This free ESL lesson plan on animals has been designed for adults and young adults at an intermediate (B1/B2) to advanced (C1/C2) level and should last around 45 to 60 minutes for one student.
Animals are a thing of beauty and inspiration. Without animals there would be no humans. We rely on animals to provide us with food, clothes, and comfort, as well as helping to keep natural areas in balance. Yet despite all this, we cannot truthfully say that we treat animals with the respect that they deserve. In this ESL lesson plan on animals, students will have the opportunity to discuss and express their opinions on issues such as their favourite animals, why animals are important for humans and the lessons we can learn from them.
This lesson plan could also be used with your students to debate these issues for World Animal Day, which takes place in October. For more lesson plans on international days and important holidays, see the calendar of world days to plan your classes for these special occasions.
Before the English class, send the following article to the students and ask them to read it while making a list of any new vocabulary or phrases they find (explain any the students don’t understand in the class):
The article lists a number of ways animals provide a benefit to humans, including bees pollinating the crops that we eat, beavers helping to combat climate change, and llamas guarding farms. At the start of the class, hold a brief discussion about what the students thought about the article. What do they think about the issues raised in the article? Do they agree with what was said? Can they think of any ways to add to the article?
To save time in class for the conversation activities, the English teacher can ask the students to watch the video below and answer the listening questions in Section 3 of the lesson plan at home. There are intermediate listening questions and advanced listening questions so teachers can decide which would be more appropriate for their students. Check the answers in the class.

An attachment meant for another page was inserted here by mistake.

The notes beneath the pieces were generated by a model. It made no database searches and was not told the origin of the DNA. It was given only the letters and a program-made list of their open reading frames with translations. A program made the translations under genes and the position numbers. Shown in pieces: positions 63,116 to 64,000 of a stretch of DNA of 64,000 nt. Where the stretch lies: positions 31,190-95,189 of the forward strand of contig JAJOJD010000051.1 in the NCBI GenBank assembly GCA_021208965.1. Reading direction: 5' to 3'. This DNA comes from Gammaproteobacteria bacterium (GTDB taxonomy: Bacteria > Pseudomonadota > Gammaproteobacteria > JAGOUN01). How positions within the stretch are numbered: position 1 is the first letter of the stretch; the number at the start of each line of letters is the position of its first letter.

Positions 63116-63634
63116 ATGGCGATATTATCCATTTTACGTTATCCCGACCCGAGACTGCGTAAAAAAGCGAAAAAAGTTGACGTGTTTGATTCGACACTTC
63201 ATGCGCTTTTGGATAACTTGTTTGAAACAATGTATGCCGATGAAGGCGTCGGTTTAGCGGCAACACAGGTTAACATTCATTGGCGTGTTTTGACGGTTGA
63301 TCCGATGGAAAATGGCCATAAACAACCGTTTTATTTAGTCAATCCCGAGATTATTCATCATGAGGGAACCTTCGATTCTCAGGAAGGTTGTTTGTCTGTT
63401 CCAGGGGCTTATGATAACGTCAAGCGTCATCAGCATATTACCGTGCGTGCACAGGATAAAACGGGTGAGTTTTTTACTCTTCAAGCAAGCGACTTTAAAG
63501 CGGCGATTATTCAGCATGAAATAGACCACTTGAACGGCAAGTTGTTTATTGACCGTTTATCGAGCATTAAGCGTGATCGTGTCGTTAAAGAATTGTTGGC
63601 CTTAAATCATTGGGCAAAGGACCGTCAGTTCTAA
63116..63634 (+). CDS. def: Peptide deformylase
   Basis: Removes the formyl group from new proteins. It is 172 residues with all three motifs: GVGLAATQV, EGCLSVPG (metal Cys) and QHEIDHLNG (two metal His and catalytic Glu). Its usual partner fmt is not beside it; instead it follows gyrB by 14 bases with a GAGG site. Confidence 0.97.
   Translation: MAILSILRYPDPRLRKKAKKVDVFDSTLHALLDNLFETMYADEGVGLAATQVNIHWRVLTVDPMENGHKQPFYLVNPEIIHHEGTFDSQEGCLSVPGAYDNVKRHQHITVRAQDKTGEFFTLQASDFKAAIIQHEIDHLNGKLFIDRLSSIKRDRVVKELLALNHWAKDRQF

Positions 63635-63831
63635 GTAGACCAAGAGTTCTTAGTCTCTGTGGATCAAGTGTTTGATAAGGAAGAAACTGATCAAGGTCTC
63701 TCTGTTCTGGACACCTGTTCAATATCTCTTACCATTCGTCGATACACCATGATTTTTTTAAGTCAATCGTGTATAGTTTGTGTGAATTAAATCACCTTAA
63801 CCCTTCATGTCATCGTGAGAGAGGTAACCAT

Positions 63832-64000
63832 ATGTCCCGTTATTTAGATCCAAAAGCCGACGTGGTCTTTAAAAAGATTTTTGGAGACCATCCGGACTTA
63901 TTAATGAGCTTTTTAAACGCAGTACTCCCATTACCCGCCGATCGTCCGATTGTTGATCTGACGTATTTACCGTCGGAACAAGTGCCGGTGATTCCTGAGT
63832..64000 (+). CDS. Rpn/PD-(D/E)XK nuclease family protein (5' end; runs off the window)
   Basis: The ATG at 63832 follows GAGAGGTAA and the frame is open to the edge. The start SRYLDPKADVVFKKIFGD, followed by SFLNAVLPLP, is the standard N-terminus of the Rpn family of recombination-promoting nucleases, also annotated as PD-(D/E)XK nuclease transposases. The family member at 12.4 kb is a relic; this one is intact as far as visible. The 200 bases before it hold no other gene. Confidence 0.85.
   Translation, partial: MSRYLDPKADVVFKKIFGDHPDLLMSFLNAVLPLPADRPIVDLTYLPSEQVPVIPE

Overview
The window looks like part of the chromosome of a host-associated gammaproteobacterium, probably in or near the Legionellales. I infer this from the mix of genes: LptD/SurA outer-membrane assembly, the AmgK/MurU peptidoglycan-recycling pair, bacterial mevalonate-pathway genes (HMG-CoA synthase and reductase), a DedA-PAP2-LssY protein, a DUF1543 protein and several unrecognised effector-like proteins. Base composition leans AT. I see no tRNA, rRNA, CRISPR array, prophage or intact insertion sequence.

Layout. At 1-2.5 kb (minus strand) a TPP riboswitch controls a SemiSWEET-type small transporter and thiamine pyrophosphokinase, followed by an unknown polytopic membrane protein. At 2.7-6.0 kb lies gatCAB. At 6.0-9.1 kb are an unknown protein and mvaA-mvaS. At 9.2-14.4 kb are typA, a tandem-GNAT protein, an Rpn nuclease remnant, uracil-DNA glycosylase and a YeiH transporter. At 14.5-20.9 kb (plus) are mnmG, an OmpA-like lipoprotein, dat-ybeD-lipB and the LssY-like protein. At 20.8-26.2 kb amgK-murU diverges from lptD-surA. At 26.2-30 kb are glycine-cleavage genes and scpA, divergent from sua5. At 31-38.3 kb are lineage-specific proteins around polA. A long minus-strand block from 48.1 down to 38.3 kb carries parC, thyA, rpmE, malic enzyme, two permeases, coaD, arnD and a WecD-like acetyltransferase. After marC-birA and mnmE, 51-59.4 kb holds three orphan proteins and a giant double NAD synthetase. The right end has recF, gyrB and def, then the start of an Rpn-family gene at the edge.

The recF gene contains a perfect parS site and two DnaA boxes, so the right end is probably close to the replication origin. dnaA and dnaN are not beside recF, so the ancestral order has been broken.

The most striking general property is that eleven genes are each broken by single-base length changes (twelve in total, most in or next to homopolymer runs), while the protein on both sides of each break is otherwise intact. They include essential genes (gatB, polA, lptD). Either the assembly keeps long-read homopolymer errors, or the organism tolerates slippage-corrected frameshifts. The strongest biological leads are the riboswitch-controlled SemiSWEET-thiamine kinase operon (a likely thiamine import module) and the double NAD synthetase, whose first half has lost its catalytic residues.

The video for this class is called “Do animals have language?” by TED Ed which looks at the way animals communicate to see if there are similarities with the way humans communicate.
The focus in the class is on conversation in order to help improve students’ fluency and confidence when speaking in English as well as boosting their vocabulary.
This lesson opens with a short discussion about the article the students read before the class. Next, the students can give their opinion on the quote at the beginning of the lesson plan – what they think the quote means and if they agree with it. This is followed by an initial discussion on the topic including the most beautiful animals, the most dangerous animals, and the animals found in the students’ countries.
After this, students will learn some idioms connected with animals such as to chicken out, fishy and when pigs fly. This vocabulary has been chosen to boost the students’ knowledge of less common vocabulary that could be useful for preparing for English exams like IELTS or TOEFL. The vocabulary is accompanied by a cloze activity and a speaking activity to test the students’ comprehension of these words.
If the students didn’t watch the video before the class, they can watch it after the vocabulary section and answer the listening questions. Before checking the answers, ask the students to give a brief summary of the video and what they thought about the content.
Finally, there is a more in-depth conversation about animals. In this speaking activity, students will talk about issues such as the difference between animals as pets and animals as food, which animal the students would like to be, and what animals would say to us if they could speak.
After the class, students will write about their opinion of animals. This could be a short paragraph or a longer piece of writing depending on what level the student is at. The writing activity is designed to allow students to practise and improve their grammar with the feedback from their teacher. For students who intend to take an international English exam such as IELTS or TOEFL, there is an alternative essay question to practise their essay-writing skills.